Shanghai Man: Interest in Bitcoin drops in China amid social media crackdown, miners

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This weekly roundup of news from Mainland China, Taiwan and Hong Kong attempts to present the most important news in the industry, including influential projects, changes in the regulatory landscape and blockchain integrations of business.

This week, after a few tumultuous weeks of regulation, the attention of the Bitcoin world has shifted to Miami and Latin America. Bitcoin’s searches for China’s most popular social media app, WeChat, stabilized at between 1 and 3 million per day, a marked difference from peaks of over 10 million seen in late May.

Weibo and Baidu unplug halfway

Baidu, the dominant search engine in China, narrowed down searches on Binance, Huobi and OKEx exchanges earlier this week. Typically, large internet companies work under the watchful eye of government and party officials, which makes this move somewhat overdue. Keyword filtering is not always the most effective solution, as searches on “Binance App Download” would always bring users to the requested link. It should be noted that the government has limited authority in these cases since most of these large exchanges, especially Binance, are registered in other countries and have a limited physical presence in China.

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More effective has been the silence of cryptocurrency influencer accounts on the Weibo microblogging platform. According to reports in TUSEN, at least a dozen accounts were suspended with a message saying they had violated relevant laws and guidelines. This can have a much more serious impact on the Chinese cryptocurrency community, as influencers are often a primary source of information, especially for users who don’t access traditional Western social media platforms.

Western province closes door on miners

On June 9, a western Xinjiang district government issued a “Notice of Immediate Suspension of Virtual Currency Mining Enterprises.” The report announced that companies engaged in digital currency mining must stop production by 2 p.m. on June 9 and report the suspension to a local reform commission. This resulted in significant declines in global hash power, with a China-backed ant pool falling by more than 30%. The past month has seen a slew of regulations against mining companies as China prepares to try to meet its carbon emissions targets. Miners are still struggling to adapt to new regulations, with many heading to more lenient countries like neighboring Kazakhstan.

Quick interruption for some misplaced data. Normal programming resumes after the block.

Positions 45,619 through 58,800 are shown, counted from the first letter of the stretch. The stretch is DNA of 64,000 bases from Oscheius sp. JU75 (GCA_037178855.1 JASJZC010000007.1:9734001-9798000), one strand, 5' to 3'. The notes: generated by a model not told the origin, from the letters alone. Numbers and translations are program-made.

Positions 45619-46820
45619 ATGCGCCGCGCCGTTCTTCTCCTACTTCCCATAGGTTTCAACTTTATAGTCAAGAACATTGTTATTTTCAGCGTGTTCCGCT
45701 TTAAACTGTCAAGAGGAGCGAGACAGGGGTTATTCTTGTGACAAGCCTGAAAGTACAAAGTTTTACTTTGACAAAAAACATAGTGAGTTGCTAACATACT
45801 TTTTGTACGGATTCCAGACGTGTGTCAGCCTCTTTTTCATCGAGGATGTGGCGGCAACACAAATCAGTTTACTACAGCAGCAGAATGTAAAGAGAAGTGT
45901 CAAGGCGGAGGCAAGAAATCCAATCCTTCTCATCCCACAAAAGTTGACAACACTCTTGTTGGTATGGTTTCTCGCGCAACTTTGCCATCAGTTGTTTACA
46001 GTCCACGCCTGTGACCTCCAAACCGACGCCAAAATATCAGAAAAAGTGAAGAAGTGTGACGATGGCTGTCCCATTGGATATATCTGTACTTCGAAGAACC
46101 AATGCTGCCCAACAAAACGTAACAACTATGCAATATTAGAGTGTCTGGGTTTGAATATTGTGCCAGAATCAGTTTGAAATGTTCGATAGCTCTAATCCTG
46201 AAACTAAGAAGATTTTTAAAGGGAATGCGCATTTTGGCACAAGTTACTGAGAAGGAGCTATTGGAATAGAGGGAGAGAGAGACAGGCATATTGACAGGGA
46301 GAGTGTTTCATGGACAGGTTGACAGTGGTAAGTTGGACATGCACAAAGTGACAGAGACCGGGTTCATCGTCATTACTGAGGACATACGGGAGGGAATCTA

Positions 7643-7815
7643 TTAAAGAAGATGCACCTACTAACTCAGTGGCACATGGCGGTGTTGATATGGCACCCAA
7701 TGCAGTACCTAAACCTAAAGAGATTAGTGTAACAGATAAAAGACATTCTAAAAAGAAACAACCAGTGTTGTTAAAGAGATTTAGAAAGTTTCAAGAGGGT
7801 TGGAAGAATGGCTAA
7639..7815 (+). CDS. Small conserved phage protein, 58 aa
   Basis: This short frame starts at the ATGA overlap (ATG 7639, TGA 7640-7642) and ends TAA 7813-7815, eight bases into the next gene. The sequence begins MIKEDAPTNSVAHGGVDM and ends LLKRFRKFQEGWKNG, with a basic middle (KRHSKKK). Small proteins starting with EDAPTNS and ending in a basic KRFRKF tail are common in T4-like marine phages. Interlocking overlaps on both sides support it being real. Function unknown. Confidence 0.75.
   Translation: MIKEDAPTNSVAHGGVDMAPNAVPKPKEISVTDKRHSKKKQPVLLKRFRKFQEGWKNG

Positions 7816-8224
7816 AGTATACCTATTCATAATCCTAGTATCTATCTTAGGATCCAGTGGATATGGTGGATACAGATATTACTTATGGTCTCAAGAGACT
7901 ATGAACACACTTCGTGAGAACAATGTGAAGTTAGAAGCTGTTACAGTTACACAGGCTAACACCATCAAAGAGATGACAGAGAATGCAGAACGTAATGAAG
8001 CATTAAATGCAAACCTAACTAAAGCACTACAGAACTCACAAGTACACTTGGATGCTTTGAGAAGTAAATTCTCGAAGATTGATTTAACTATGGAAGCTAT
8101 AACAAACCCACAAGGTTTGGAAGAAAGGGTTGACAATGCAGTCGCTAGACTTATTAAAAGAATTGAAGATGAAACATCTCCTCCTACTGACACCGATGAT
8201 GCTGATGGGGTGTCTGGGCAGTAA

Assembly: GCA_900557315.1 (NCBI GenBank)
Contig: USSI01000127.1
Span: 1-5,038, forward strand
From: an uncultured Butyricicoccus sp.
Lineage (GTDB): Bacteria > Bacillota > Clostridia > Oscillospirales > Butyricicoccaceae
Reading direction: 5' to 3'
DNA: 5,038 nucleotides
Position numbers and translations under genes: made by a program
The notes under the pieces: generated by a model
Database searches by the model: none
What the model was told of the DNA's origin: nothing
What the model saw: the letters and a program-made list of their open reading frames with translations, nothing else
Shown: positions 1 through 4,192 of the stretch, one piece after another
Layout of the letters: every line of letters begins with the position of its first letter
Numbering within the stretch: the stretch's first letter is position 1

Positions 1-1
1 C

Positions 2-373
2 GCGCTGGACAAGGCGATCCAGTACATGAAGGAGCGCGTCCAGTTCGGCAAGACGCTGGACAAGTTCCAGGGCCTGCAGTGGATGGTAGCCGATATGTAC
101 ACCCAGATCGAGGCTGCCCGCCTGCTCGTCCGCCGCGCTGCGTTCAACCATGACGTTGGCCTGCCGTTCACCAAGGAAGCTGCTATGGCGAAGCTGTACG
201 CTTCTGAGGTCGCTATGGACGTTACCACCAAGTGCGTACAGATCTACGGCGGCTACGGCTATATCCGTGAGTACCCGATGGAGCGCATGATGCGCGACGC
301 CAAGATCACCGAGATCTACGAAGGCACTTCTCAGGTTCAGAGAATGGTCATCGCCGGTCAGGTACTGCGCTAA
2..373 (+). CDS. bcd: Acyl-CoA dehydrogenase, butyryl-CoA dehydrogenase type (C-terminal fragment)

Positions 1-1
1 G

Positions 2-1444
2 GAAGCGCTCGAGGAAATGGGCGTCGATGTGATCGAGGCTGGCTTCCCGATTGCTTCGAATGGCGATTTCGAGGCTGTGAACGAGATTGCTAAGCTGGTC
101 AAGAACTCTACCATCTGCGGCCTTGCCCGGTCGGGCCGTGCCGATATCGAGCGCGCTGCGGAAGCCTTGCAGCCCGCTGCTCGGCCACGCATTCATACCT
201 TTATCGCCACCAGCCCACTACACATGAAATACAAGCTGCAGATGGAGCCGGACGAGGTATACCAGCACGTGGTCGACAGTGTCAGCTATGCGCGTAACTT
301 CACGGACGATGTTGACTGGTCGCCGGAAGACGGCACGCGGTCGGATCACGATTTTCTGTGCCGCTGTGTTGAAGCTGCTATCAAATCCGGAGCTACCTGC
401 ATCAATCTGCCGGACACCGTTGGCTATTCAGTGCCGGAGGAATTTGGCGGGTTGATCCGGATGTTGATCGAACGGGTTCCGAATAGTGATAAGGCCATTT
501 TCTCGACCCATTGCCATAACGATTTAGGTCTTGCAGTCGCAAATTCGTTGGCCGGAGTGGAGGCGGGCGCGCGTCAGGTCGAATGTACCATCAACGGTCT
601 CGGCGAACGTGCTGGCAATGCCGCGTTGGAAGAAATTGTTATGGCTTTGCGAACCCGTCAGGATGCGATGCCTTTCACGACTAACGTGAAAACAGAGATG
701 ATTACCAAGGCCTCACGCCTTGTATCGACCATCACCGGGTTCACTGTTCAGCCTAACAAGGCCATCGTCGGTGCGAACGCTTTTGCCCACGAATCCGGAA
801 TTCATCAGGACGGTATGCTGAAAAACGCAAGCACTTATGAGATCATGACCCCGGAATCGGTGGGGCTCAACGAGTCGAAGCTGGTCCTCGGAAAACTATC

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In it for technology

The Monetary Authority of Singapore announced that it has received more than 300 requests for crypto payments and exchange licenses. Singapore is a common place of residence for Chinese companies as it is home to a thriving FinTech sector but remains close to the mainland, both in terms of geography and cultural ties. One of the companies disclosed was internet giant Alibaba. Alibaba has come under the microscope in China for its lending practices, so it’s no surprise that Alibaba and other Chinese companies want to diversify their financial offerings into other regulatory regions.

Accelerate the pace of change

On June 7, China’s Ministry of Industry and Information Technology released guidelines on accelerating the application of blockchain technology in the industrial sector. He targeted 2025 as the year blockchain is expected to enter areas such as supply chain management and traceability for internationally competitive businesses. This will interest a number of public and private channels capable of developing within the limits of the Chinese regulatory framework. Despite a strong backlash from the cryptocurrency, the Chinese government has not backed down from its hopes that blockchain will be an engine of economic growth in the country.

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For those looking to better understand China’s ambitions in this area, government-backed BSN hosted a webinar on China’s efforts in emerging technologies. Chinese tech experts Winston Ma and Paul Schulte have covered a number of topics, including blockchain, central bank digital currencies, and even some more controversial geopolitical issues. The TUSEN man in Shanghai himself was on hand to moderate, keeping an impartial eye on things.

Bet on it

On June 8, the Hong Kong Monetary Authority released a “Fintech 2025” strategy to improve research on a central bank digital currency. The Hong Kong Monetary Authority is working with the National Settlement and Clearing Bank’s innovation hub to bring central bank digital currency to the retail level. This area is an interesting space to watch to see how e-HKD will be similar to e-CNY, and what this means for the region’s financial future.

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